National Health Insurance Authority (NHIA) Chairman Dr. Robin Roberts yesterday assured that the authority intends to address all of Cabinet’s concerns about the funding of National Health Insurance before the month ends.
“Cabinet wants to be assured that there will be no shortfalls in the funding of NHI,” Roberts said.
“They wanted to be sure [since] the government [is] taking on the load now, since the government is also an employer…and also because we have increased the business license requirement from [$150,000 to $250,000 in revenue for businesses]. It meant now there will be a greater proportion of individuals who can now be under NHI, so that would’ve also been an increased amount accosted to the government.
“The government just wants us to make sure that our calculations, that our projections for the government cost are as accurate as possible.”
When asked if the authority intends to have the projections ready before the end of the first quarter, Roberts said, “Absolutely.”
The NHIA has pegged the cost of NHI at $130 million per year.
It will be funded by contributions from businesses.
The NHIA estimates that the annual premium per employee would be $1,000 or $84 per month.
Employees earning more than $66,667 will pay the entire premium.
The authority presented its recommendations to Cabinet on February 19.
While a date has not been set, Health Minister Dr. Duane Sands said it is likely NHIA will have to present its proposal again.
“It is simply a matter of there are conversations that are being had,” Sands said.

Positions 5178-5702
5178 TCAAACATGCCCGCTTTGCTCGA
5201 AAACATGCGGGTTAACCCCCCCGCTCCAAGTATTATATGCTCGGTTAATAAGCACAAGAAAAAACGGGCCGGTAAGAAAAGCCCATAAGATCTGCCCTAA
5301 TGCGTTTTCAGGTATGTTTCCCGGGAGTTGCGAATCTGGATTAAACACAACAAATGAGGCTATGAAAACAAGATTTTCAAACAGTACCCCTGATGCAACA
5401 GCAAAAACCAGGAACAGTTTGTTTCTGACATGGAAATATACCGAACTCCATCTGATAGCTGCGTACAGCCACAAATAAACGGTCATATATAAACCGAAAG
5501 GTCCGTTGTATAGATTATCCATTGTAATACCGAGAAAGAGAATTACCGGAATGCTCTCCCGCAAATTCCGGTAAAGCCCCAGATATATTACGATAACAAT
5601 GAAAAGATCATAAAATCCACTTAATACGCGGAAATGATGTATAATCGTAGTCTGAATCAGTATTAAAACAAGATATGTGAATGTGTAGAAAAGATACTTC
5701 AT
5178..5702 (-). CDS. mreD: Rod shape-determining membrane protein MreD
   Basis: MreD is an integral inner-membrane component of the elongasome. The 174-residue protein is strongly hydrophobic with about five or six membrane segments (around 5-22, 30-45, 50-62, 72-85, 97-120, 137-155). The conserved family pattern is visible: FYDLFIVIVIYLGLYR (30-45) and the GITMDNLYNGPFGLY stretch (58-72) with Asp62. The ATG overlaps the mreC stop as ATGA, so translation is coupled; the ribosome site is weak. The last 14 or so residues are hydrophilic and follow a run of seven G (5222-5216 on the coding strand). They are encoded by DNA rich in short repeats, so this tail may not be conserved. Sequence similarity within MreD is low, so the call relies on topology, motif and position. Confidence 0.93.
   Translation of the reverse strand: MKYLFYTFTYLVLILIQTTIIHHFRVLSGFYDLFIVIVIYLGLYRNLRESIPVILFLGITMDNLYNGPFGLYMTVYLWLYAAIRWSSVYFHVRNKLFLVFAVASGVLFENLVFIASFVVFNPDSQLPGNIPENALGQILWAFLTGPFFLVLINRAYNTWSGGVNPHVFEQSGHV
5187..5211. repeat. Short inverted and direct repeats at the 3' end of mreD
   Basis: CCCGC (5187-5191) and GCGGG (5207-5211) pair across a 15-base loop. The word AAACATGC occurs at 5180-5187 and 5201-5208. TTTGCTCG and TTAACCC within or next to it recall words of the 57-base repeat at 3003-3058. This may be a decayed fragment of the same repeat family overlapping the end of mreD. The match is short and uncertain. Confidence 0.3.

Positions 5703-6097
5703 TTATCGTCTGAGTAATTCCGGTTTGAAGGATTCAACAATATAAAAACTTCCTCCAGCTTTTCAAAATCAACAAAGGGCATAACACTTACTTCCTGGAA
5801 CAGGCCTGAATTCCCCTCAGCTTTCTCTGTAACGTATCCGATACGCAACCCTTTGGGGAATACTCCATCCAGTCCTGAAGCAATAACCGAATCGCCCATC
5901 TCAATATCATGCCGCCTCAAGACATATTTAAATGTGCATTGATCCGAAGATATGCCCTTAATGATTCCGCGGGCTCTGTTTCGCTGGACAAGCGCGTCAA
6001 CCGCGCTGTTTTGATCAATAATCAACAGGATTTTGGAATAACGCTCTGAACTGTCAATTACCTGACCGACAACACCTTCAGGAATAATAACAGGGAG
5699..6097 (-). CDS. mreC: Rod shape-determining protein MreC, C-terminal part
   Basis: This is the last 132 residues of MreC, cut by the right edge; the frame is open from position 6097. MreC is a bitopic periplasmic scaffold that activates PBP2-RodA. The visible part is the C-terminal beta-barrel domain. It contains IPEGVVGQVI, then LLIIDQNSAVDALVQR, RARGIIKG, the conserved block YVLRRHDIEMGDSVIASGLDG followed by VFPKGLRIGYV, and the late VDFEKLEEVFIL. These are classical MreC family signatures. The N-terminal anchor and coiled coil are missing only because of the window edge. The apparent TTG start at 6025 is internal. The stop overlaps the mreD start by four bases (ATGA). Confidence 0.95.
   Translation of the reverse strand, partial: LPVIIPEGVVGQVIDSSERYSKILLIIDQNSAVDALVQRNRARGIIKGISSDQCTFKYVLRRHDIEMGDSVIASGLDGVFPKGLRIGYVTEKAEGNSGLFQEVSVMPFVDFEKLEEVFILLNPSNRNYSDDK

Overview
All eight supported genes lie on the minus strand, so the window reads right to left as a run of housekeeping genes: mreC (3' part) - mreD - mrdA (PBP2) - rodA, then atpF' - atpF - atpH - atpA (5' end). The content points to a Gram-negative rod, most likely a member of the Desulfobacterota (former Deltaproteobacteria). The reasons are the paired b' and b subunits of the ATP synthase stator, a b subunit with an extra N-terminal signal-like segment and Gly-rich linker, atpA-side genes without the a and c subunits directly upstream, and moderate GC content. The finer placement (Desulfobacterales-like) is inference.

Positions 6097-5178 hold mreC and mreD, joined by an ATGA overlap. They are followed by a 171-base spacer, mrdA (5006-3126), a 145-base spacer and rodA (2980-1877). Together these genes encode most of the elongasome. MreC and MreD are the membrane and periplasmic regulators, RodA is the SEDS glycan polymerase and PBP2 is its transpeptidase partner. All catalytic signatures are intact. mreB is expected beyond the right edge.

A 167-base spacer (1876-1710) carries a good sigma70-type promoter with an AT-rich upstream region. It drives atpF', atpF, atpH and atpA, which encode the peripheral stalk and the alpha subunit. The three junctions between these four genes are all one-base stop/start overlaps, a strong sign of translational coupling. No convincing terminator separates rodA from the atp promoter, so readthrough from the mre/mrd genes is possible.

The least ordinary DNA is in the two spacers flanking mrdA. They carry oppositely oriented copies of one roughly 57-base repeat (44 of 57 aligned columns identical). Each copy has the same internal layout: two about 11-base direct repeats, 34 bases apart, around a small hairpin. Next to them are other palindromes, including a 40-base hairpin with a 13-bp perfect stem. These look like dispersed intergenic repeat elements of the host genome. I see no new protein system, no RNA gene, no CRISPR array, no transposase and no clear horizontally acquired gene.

“This is a very important matter… We’re talking about a significant national initiative that has far reaching consequences and we are determined to get it right and to that end it requires diligence. But we will not simply accept a proposal without dissecting it and ensuring that it is appropriate.”
He said the NHI proposal has not been rejected by Cabinet and a decision will be made once it is fine-tuned.
Roberts said Cabinet has asked the authority to continue meeting with the Ministry of Finance so it can verify the cost projections for NHI.
He said the NHIA has already had “quite a number of meetings” with the Ministry of Finance.
“I think we are all in agreement in terms of verifying what the projected costs of NHI will be and in terms of what the projected costs of NHI will be for the government,” the chairman said.
“It is just a matter of making sure that we are all in agreement in terms of the accuracy of the figures. The only thing, as far as I’m concerned, is that the government wanted to be sure.
“I have every reason to believe that the government is attempting to make good on its commitment to advance National Health Insurance to a level which the Bahamian people would like to see it.”
More than 160,000 individuals are expected to receive coverage from NHI when the program is launched July 2020.
Education: Goldsmith, University of London, MA in Race, Media and Social Justice
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